• ARTICLES
SEARCH

How-To Geek

HTG Explains: What Are the Differences Between All Those Audio Formats?

Digital audio has been around a very long time so there’s bound to be a plethora of audio formats out there.  Here are some of the more common ones, what differentiates them, and what to use them for.

Before we talk about everyday audio formats, it’s important you understand the basics, and that means understanding PCM.  After that, we’ll tackle compressed formats.

PCM Audio: Where It All Starts

Pulse-Code Modulation was created back in 1937 and is the closest approximation of analog audio.  That is, an analog waveform is approximated in regular intervals.  PCM is characterized by two properties: sample rate and bit depth.  Sample rate measures how often (in times per second) the amplitude of the waveform is taken, and the bit depth measures the possible digital values.  In terms of audio formats, this is pretty much the foundation.

True sound, in the real world, is continuous.  In the digital world, it’s not.  Somehow this is more confusing with audio than with video, so let’s look at video as a point of comparison.  What we interpret to be “motion” or think of as “fluid” and constantly-moving is, in actuality, a series of still pictures.  In that same way, the amplitude of sound waves in a digital format isn’t “fluid” or constantly changing.  It’s changing based on certain criteria at pre-defined intervals.

   image

Image from Wikipedia

I know there’s a lot here that may not be second-nature unless you’re an engineer, physicist, or an audiophile, so let’s pare it down further with an analogy.

Let’s say that the water flowing from an open faucet is your “analog” audio source.  The temperature of the water we can compare to the amplitude of an audio wave; it’s a property that needs to be measured so you can enjoy it properly.  Sampling is the number of times per second you dip your finger into the flowing water.  The more often you dip your finger into it, the more “continuous” the temperature changes become.  If you stick your finger into the running water 44,100 times per second, it’s almost like keeping your finger under there the whole time, right?  That’s the basic idea behind sampling.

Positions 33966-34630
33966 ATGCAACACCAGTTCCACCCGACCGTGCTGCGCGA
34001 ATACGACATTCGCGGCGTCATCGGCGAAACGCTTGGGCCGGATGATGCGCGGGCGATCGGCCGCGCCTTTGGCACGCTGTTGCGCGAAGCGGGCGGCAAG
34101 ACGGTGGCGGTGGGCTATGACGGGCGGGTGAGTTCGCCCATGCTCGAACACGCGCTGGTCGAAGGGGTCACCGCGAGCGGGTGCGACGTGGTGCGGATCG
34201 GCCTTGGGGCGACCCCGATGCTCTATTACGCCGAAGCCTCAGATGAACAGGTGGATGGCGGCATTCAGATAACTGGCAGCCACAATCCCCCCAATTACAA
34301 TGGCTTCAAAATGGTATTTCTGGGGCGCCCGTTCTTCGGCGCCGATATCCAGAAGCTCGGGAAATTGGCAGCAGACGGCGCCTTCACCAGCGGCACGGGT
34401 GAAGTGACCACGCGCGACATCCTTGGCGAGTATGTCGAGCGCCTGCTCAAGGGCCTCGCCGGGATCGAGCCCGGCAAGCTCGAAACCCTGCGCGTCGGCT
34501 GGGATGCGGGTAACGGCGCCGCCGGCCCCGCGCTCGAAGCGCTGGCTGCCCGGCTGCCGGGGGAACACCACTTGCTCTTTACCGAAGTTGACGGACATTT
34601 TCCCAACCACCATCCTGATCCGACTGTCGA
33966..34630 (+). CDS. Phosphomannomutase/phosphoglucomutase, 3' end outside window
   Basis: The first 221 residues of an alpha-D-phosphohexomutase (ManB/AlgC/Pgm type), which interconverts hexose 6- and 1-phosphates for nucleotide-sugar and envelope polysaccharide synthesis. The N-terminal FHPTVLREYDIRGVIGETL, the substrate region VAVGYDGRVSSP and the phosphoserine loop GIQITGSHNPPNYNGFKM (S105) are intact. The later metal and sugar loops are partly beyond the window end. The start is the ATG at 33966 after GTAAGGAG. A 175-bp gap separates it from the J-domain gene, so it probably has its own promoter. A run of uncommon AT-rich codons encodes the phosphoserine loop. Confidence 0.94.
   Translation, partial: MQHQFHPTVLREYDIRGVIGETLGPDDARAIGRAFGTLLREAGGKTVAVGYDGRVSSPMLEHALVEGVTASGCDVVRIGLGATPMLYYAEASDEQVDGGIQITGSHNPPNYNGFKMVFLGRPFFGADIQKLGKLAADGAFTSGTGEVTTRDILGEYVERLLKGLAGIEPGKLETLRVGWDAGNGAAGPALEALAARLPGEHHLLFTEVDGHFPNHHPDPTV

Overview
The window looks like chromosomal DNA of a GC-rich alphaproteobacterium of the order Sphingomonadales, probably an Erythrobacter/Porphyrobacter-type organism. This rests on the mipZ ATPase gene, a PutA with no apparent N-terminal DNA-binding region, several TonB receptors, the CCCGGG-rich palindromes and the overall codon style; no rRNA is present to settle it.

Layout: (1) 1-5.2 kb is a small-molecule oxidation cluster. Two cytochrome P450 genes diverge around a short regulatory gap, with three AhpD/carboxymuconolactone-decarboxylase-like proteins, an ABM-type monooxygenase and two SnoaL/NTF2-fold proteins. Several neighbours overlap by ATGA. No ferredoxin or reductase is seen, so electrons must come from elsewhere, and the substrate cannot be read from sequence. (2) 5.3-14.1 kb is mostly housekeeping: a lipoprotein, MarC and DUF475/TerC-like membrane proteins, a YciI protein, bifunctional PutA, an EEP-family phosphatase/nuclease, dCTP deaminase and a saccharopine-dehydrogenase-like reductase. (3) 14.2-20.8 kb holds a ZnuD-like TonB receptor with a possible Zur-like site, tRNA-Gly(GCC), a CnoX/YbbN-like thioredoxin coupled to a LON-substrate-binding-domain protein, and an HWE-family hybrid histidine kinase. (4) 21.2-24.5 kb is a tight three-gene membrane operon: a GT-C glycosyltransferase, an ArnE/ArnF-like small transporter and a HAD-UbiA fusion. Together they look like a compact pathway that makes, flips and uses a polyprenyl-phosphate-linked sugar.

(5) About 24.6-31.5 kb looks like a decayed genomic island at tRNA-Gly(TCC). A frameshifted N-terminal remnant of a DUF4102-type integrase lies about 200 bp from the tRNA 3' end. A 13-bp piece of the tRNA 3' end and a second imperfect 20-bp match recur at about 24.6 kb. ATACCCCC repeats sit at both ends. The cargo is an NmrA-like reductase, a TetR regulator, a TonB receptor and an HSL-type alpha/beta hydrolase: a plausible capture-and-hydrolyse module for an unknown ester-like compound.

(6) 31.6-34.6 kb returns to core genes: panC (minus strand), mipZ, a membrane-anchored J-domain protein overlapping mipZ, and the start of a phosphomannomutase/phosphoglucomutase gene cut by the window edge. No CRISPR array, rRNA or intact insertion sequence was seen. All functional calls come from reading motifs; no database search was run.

Bit depth is a little trickier.  Instead of using your finger, let’s say you used a really crapper thermometer.  It basically said “Hot” for anything above room temperature and “Cold” for anything below.  Regardless of how many times you dipped it into the water, it wouldn’t really give you much useful information.  Now, if instead of just 2 options, let’s say the thermometer had 16 possible values which you could use to gauge the water temperature.  More useful, right?  Bit depth works the same way, in that higher values allow more dynamic changes in sound amplitude to be accurately portrayed.

As previously mentioned, PCM is the foundation for digital audio, along with its variants.  PCM attempts to model a waveform, in as much of its uncompressed glory as possible.  It’s special, it’s ready to be stuck in a digital signal processor, and it’s more or less universally playable.  Most other formats manipulate audio via algorithms, so they need to be decoded while playing.  PCM audio is considered “lossless,” it is uncompressed, and therefore, takes up a lot of hard drive space.